My dad is losing health over getting his vehicle taken as well, even though our lawyer said the credit given to us would cover that and allow us to keep it...my parents have already received their discharge papers so this is just frustrating....


Admin0248

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Re: Motion to compel turnover of property - Question
« Reply #5 on: July 30, 2017 03:33:40 PM »
I'm also worried for my parents because on this paper it talks about household goods, checking/savings account, and their vehicle

I don't want them to lose their belongings they barely have anything honestly...however since we are also giving up the house we are supposed to be awarded a 10,000 exemption credit towards our estate that technically was supposed to allow us no issues with keeping the car (this is what the lawyer said)

my dad's lawyer also said they can't touch their income because they are paid by social security and its government funded, so that can't be touched period..so why are they going after my parents bank account?

the adjuster even wrote a letter to the trustee and was like ' I don't believe that this guy was completely truthful while going through the belongings in his house' which is completely frustrating because when my grandmother passed she left me furniture and stuff that my dad told the adjuster is mine but its scattered throughout the house because I went through a bankruptcy myself 2 years ago and surrendered my house....so I brought the furniture to my parents house with my stuff and put it where it would fit.

My dad is losing health over getting his vehicle taken as well, even though our lawyer said the credit given to us would cover that and allow us to keep it...my parents have already received their discharge papers so this is just frustrating....




Please use proper capitalization and punctuation in your posts.  Good writing skills are important in communication, especially in matters that involve the law.  Posting from a cell phone or other mobile device is no excuse for failing to capitalize words as appropriate or to belabor the reader with rambling, run-on sentences.  Using proper written English is also a requirement of our Terms of Service.

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Flyingifr

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Re: Motion to compel turnover of property - Question
« Reply #6 on: July 30, 2017 05:48:00 PM »
I'm the daughter....I went through a divorce several years ago so I had to move in with my parents and go through a bankruptcy 2 years ago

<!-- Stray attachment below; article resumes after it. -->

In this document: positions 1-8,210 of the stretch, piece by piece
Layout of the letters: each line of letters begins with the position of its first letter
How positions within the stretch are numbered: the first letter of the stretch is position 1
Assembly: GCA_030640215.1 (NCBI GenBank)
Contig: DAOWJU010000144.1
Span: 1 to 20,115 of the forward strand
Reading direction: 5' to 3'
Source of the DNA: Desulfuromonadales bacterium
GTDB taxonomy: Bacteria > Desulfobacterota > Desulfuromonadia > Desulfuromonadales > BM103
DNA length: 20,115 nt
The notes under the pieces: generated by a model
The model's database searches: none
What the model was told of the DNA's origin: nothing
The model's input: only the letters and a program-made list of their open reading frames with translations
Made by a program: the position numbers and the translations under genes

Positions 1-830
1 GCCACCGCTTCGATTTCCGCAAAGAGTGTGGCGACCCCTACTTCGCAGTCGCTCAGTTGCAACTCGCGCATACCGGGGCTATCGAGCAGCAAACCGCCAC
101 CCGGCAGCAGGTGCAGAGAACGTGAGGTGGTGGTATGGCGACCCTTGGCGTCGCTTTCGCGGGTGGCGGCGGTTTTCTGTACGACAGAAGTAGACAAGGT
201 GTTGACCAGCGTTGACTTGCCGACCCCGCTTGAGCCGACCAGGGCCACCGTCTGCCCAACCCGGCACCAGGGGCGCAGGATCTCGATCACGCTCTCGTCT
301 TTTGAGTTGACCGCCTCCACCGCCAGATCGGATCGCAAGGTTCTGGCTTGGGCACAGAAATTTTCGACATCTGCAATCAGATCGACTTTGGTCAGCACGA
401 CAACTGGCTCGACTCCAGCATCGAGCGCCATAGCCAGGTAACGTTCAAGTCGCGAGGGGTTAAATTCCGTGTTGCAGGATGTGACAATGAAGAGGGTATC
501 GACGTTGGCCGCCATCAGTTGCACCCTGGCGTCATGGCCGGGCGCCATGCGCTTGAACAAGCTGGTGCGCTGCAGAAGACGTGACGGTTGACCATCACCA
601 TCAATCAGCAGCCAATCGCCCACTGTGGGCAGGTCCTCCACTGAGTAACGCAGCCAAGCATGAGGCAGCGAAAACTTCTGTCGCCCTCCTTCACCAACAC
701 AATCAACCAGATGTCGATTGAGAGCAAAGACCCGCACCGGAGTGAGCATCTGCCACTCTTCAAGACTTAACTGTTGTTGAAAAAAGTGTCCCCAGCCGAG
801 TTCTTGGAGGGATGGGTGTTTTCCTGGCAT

my parents are not getting divorced...they are going through a bankruptcy of their own and their trustee sent out an appraiser because he believed the items on my parent's list of assets wasn't accurate when they filed.

The appraiser was sent out to the house to find out what my parent's belongings were and what he believed their value to be

You are an adult. The second the appraiser looks at something of yours all you need to say is "that's mine, not theirs" and the appraiser should immediately lose interest in that item. The appraiser was sent because the Trustee believes some items may have been under-valued.
BTW-the Flyingifr Method does work. (quoted from Hannah on Infinite Credit, September 19, 2006)

I think of a telephone as a Debt Collector's crowbar. With such a device it is possible to pry one's mouth open wide enough to allow the insertion of a foot or two.

Debtors Exams are the perfect place for us Senior Citizens to show off our recently acquired Alzheimers.

Founder of the Credit Terrorist Training Camp (Debtorboards)

ArtsyFreya

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Re: Motion to compel turnover of property - Question
« Reply #7 on: July 30, 2017 05:55:29 PM »
You are an adult. The second the appraiser looks at something of yours all you need to say is "that's mine, not theirs" and the appraiser should immediately lose interest in that item. The appraiser was sent because the Trustee believes some items may have been under-valued.

Yes, this is true. Although I was not home on the day of the appraisal because I was at work. I was told there would be no reason for me to be at the house during this time as my father would inform the appraiser of what belongs to me and what belongs to them.

CleaningUp

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Re: Motion to compel turnover of property - Question
« Reply #8 on: July 30, 2017 11:46:47 PM »